My recipe for ragú bolognese is rich and hearty but packed full of vegetables, and makes a huge pot so you can either make a hefty lasagna or freeze it in batches for quick dinners any night of the week.
My sister is my best friend. She is also pretty much the best cook I know. When I was in high school and she was in her twenties, I asked her to teach me how to cook. So, being the super cute, thoughtful, overachiever that she is, she made me a binder full of her favorite recipes with hand embroidered a cover and I still refer to those recipes often. One recipe I’ve used countless times is her Ragú Bolognese.
This stuff is amazing. It goes with any shape of pasta (though the wider the better, imo), and oh good gravy, it makes the best lasagna. And seriously, it’s so delicious, I just like to eat it off of a spoon while it simmers. You know, all in the name of testing for doneness …
I’ve strayed a little from the recipe my sister gave me all of those years ago, but not too much. The biggest difference is the amount of vegetables I use, and I’ve added mushrooms. They just add this depth of flavor and a velvety texture to the finished sauce.
One note, I don’t eat a lot of beef. But when I do, I use local, grassfed, organic beef (and dairy). I know that sounds really pretentious, but let’s think on it for a second. Cows have been grazing on grass and munching to their hearts content for centuries. That’s their natural diet. It wasn’t until the last century that we started cramming them into feedlots and fed them a completely foreign substance (GMO corn) that their bodies can’t digest, and we slaughter just before they’d naturally die from their dietary issues anyway. It’s sad and I don’t want to support that. But more than a moral issue, the nutritional profile of grassfed vs. feedlot beef is alarming. Now, I’m not a nutritionist, but I suppose the fact that the facts are so obvious to simple ol’ me should mean something to everyone else. Even I understand this (from the foodmatters website):
A sirloin steak from a grainfed feedlot steer has more than double the total fat of a similar cut from a grassfed steer. In its less-than-infinite wisdom, however, the USDA continues to grade beef in a way that rewards marbling with intra-muscular fat.
Grassfed beef not only is lower in overall fat and in saturated fat, but it has the added advantage of providing more omega-3 fats. These crucial healthy fats are most plentiful in flaxseeds and fish, and are also found in walnuts, soybeans and in meat from animals that have grazed on omega-3 rich grass.
When cattle are taken off grass, though, and shipped to a feedlot to be fattened on grain, they immediately begin losing the omega-3s they have stored in their tissues. A grassfed steak typically has about twice as many omega-3s as a grainfed steak.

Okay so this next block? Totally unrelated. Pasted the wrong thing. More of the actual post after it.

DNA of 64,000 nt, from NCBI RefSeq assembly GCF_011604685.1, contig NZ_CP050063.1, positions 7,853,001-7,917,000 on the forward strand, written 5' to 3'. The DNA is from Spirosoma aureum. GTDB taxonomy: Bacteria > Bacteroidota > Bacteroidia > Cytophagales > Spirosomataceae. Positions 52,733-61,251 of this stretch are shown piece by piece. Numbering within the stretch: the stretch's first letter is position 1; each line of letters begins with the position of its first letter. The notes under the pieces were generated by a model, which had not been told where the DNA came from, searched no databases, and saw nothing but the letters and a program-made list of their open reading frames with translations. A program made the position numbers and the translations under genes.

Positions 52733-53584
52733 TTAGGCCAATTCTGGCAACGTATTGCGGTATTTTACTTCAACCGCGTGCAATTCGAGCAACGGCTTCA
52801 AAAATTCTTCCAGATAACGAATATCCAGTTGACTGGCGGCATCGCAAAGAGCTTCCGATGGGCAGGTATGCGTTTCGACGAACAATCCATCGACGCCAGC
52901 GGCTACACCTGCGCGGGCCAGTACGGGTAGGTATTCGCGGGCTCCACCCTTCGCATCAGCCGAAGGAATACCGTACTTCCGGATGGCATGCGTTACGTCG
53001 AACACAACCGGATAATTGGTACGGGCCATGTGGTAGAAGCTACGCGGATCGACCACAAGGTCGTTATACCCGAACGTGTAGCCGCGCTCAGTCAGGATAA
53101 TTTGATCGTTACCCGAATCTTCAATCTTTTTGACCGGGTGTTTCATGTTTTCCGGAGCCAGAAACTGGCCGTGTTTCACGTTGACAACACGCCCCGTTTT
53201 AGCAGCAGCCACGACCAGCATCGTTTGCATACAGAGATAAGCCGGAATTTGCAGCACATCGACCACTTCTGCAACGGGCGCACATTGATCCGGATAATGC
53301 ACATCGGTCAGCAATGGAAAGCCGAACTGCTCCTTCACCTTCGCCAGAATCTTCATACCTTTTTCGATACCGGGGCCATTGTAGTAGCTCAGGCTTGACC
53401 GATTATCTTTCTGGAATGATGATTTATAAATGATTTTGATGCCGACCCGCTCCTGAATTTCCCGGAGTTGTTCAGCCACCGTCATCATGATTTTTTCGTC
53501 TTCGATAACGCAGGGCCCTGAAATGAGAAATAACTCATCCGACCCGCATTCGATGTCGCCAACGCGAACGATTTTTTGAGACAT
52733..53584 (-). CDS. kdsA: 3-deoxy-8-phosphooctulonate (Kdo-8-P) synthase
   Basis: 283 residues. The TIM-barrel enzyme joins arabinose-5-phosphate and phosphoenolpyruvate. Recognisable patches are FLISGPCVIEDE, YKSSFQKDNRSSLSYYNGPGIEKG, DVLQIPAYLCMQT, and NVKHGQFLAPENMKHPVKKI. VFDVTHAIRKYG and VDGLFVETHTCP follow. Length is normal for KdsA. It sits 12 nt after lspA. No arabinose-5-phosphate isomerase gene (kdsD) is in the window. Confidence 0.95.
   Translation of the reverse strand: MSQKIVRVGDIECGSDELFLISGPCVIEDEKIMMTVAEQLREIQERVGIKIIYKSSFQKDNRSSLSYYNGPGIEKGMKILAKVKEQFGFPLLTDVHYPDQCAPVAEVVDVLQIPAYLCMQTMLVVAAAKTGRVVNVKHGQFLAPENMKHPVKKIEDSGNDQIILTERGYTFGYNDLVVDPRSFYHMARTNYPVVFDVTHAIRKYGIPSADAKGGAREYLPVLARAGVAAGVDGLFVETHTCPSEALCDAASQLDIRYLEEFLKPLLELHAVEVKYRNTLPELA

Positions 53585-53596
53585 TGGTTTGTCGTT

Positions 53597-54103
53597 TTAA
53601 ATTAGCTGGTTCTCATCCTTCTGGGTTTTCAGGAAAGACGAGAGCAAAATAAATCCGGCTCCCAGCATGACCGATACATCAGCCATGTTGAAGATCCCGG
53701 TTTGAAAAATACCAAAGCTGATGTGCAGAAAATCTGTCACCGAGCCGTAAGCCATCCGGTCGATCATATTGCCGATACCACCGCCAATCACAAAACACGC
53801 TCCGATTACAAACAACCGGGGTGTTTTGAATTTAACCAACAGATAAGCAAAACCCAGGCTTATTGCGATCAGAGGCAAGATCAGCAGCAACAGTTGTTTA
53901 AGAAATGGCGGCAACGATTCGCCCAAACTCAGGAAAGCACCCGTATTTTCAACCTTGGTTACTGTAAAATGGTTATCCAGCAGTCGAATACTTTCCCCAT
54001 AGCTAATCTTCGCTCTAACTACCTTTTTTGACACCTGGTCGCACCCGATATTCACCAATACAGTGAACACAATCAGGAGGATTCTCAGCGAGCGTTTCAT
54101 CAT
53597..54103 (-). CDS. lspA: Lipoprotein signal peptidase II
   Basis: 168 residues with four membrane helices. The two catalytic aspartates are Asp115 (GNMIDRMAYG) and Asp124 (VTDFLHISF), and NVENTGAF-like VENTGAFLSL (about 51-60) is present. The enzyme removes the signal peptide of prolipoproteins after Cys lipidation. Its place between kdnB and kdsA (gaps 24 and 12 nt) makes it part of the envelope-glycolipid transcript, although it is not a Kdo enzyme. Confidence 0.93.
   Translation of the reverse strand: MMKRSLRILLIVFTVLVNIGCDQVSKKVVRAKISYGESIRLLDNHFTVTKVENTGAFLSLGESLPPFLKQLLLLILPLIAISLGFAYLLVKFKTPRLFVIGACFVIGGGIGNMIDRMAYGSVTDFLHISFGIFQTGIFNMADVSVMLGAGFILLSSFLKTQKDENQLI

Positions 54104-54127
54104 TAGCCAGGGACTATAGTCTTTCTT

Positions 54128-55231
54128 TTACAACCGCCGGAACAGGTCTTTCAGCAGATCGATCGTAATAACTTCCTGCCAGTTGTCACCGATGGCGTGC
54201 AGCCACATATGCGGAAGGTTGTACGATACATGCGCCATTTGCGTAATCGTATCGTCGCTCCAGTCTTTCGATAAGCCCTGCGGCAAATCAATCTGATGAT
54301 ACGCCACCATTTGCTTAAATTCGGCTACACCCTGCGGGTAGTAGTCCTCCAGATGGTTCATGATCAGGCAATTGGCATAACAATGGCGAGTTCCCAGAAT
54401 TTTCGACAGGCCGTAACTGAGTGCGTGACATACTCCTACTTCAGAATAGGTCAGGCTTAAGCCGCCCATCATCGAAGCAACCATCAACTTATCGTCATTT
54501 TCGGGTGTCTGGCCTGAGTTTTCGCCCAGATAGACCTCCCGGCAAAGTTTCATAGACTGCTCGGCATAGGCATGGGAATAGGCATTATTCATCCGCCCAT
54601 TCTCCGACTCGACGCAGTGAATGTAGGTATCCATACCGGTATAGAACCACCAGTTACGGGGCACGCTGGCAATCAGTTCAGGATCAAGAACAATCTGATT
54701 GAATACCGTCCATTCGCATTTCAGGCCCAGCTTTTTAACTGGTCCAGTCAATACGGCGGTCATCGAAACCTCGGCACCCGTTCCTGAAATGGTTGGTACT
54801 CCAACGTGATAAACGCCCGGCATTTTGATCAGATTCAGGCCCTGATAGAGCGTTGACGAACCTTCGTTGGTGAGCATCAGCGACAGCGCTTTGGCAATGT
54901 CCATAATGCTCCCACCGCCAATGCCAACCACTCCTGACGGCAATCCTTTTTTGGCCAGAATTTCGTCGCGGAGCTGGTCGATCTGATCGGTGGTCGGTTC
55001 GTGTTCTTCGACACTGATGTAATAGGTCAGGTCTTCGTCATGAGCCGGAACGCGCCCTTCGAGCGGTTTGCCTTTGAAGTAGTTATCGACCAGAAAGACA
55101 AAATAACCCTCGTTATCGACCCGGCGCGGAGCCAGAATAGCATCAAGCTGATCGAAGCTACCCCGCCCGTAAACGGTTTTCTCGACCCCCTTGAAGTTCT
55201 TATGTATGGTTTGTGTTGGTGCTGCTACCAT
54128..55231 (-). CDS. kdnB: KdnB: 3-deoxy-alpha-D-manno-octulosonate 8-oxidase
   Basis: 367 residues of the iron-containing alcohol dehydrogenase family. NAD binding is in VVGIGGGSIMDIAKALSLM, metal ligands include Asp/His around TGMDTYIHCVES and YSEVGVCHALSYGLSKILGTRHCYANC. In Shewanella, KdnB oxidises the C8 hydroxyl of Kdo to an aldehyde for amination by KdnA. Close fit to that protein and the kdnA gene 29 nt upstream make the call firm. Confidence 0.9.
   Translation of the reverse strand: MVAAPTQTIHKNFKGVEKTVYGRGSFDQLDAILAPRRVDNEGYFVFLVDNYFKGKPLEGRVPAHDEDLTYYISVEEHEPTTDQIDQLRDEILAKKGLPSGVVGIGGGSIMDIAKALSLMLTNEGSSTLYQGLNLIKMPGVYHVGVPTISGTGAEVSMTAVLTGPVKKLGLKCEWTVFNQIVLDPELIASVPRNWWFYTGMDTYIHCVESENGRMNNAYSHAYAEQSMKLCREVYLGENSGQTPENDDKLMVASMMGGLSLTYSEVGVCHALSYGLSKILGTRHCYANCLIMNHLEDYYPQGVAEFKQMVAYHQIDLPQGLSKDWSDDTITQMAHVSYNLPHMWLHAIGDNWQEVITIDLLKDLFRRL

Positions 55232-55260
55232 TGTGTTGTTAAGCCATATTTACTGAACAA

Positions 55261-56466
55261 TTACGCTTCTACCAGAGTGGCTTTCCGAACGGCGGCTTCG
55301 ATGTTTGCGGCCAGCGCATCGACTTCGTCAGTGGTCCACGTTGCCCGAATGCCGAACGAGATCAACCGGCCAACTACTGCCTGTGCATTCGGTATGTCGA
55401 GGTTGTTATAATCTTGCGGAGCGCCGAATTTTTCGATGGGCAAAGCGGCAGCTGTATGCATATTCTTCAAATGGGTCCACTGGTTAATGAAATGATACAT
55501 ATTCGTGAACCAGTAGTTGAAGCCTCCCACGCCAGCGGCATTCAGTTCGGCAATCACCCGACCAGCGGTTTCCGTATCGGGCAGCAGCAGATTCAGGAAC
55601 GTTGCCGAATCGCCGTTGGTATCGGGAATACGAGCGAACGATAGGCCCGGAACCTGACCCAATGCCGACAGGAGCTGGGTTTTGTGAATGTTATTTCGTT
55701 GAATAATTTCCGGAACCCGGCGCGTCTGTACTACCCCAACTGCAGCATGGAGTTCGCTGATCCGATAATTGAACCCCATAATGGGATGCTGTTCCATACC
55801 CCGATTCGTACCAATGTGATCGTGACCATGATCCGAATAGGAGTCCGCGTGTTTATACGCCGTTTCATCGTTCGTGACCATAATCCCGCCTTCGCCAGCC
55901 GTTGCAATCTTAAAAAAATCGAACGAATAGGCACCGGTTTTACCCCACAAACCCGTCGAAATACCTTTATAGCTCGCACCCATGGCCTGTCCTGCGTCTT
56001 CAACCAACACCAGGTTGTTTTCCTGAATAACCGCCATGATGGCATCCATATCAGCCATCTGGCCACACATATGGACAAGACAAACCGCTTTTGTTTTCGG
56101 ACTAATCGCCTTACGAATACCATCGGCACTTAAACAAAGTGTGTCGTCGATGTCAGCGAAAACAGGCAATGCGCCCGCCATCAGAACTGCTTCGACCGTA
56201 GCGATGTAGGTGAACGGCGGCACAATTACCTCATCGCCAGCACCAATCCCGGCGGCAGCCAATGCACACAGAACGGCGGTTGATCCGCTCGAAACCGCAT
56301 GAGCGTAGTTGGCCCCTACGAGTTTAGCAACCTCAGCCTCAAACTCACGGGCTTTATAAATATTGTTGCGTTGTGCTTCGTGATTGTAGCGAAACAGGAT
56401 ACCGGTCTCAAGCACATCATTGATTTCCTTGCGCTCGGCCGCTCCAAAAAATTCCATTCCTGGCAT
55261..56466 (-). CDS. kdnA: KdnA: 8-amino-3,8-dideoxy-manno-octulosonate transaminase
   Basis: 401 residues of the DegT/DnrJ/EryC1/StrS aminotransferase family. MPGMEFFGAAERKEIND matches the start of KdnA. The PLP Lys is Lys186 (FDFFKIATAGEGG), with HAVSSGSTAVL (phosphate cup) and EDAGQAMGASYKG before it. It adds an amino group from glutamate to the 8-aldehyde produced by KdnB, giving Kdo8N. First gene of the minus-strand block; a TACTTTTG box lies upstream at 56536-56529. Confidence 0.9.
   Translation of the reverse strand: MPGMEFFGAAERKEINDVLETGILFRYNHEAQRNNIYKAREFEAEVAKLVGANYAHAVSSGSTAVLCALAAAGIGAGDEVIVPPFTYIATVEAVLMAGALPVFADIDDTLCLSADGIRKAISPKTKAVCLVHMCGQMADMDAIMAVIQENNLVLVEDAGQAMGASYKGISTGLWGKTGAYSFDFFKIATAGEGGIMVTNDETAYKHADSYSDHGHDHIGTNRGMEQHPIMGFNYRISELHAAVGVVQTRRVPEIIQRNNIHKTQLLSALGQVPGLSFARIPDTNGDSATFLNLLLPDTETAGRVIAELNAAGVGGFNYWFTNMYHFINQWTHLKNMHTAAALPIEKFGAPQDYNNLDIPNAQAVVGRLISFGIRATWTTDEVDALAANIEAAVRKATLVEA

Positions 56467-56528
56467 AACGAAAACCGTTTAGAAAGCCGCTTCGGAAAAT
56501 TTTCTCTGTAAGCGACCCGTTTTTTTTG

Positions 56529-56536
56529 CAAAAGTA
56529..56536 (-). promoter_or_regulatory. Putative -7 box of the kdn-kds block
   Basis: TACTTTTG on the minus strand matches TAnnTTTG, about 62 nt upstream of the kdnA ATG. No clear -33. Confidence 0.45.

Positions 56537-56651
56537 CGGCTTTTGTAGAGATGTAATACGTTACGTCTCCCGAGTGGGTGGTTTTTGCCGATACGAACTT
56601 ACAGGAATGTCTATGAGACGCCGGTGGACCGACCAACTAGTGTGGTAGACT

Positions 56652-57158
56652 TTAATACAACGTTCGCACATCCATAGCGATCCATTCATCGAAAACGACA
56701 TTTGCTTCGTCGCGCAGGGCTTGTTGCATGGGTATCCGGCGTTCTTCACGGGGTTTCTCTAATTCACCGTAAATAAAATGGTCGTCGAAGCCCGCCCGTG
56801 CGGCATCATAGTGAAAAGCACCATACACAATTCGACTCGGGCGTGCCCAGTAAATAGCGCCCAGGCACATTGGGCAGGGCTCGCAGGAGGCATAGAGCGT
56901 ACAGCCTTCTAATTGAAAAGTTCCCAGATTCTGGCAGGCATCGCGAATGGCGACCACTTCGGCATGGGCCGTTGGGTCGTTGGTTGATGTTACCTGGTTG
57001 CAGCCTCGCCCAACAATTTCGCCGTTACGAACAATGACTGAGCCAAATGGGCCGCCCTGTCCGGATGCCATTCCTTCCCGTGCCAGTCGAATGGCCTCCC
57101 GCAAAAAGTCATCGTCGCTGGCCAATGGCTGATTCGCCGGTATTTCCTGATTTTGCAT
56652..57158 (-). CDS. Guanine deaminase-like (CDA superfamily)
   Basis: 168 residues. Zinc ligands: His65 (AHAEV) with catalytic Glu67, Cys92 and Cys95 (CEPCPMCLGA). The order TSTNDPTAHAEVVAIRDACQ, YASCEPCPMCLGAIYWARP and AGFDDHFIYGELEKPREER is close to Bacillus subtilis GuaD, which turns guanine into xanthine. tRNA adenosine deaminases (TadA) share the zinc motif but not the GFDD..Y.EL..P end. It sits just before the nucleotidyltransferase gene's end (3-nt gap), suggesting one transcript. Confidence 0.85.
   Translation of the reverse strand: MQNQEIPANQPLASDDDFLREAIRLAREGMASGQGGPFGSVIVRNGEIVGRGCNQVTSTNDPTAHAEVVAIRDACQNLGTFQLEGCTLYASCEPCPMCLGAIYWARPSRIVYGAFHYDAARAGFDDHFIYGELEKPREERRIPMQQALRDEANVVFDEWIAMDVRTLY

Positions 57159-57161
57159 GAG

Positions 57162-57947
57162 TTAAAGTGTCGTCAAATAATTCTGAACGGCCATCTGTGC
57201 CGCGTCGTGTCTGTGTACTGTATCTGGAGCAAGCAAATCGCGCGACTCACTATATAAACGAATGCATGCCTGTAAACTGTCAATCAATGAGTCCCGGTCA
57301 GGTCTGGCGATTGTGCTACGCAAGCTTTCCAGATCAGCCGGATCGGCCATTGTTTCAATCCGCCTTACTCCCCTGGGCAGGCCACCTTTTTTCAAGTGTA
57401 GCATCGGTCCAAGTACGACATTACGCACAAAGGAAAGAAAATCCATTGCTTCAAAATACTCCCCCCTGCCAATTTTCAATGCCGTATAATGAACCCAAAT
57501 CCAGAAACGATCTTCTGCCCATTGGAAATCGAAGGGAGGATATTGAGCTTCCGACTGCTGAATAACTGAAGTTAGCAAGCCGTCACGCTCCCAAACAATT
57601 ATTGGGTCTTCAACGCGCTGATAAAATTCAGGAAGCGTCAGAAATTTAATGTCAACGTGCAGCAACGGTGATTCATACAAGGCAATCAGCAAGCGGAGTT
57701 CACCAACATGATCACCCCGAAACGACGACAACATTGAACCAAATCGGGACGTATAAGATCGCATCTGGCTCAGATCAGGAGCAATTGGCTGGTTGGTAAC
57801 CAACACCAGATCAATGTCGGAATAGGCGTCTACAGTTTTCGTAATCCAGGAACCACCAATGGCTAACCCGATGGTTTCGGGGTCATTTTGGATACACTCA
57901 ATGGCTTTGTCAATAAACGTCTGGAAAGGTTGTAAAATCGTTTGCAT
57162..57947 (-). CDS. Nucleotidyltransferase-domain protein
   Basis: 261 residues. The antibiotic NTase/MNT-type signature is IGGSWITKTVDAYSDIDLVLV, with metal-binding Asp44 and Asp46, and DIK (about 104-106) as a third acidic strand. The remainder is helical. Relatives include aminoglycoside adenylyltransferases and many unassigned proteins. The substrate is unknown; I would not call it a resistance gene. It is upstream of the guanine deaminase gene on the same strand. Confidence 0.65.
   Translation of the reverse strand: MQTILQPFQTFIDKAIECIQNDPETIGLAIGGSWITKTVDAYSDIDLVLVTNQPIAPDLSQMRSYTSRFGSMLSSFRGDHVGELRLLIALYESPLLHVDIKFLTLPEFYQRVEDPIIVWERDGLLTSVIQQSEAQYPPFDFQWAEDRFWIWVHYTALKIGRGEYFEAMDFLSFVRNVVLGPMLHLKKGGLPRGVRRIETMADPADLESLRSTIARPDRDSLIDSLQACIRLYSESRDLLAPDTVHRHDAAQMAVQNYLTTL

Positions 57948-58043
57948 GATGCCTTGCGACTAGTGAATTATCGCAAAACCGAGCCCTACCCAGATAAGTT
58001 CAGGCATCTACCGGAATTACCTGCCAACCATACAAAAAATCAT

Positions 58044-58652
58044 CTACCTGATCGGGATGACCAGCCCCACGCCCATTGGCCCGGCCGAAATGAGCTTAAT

In addition to being higher in healthy omega-3s, meat from pastured cattle is also up to four times higher in vitamin E than meat from feedlot cattle, and much higher in conjugated linoleic acid (CLA), a nutrient associated with lower cancer risk.
Follow the link to the entire article. That quotation is just the tip of the iceberg.
Well, besides nutrition, the flavor is amazing. I pretty much triple the amount of veg in the traditional recipe, and it just makes everything so rich and sweet. And topped with a lot of freshly grated Parmigiano Reggiano, this sauce with knock your socks off.
It’s easy to make but a little time consuming, but it’s makes a huge pot, so freeze in 2~3 cup portions for a quick weeknight dinner. And trust me, you’ll be so glad you did.
- 2 tablespoons butter, preferably grassfed and organic
- 5~7 medium carrots, peeled then grated or minced
- 2 onions, grated or minced
- 4 stalks of celery, grated or minced
- 1 pound cremini or white button mushrooms, cleaned, stemmed, and minced*
- 3 cloves of garlic, minced
- 1 lb ground beef, preferably grassfed and organic
- 2-28oz cans whole tomatoes**
- 1 cup whole milk
- fine sea salt & pepper to taste
- Heat a 6 quart heavy bottomed pot over medium heat. Add the butter and swirl around until melted and evenly coating the bottom of the pot. Add the carrots, onions, celery, and mushrooms. Add about 1/2 teaspoon of salt and cook, stirring often. The vegetables will release a lot of liquid. Continue to stir occasionally until the liquid evaporates.
- Run the tomatoes through a food mill with a coarse blade, chop in the food processor to break up the whole tomatoes briefly while leaving some texture, or transfer the contents into a bowl and smash with your fingers until nice and pulpy.
- Once the liquid from the vegetables have evaporated, continue stirring frequently until the vegetables are a golden brown. Add the garlic and stir until fragrant. Add the beef, and while breaking into small pieces***, cook until lightly browned and cooked through. Add the tomatoes and season with salt. Stir occasionally and let simmer for about an hour. Add the milk and simmer for another 30~45 minutes until the meat is very tender and the flavors are married well. Season with salt and pepper to taste.
- Serve tossed with al dente pasta.
- *To clean mushrooms, take a damp paper towel or kitchen towel and rub the surface gently until dirt is removed. Submerging it in water is cause it to absorb excess water and cause a soupy sauce and slimy mushrooms.
- **if you can find San Marzano tomatoes, it's really worth it to use them. The flavor is fantastic.
- ***and easy way to break up ground meat is to use a potato masher.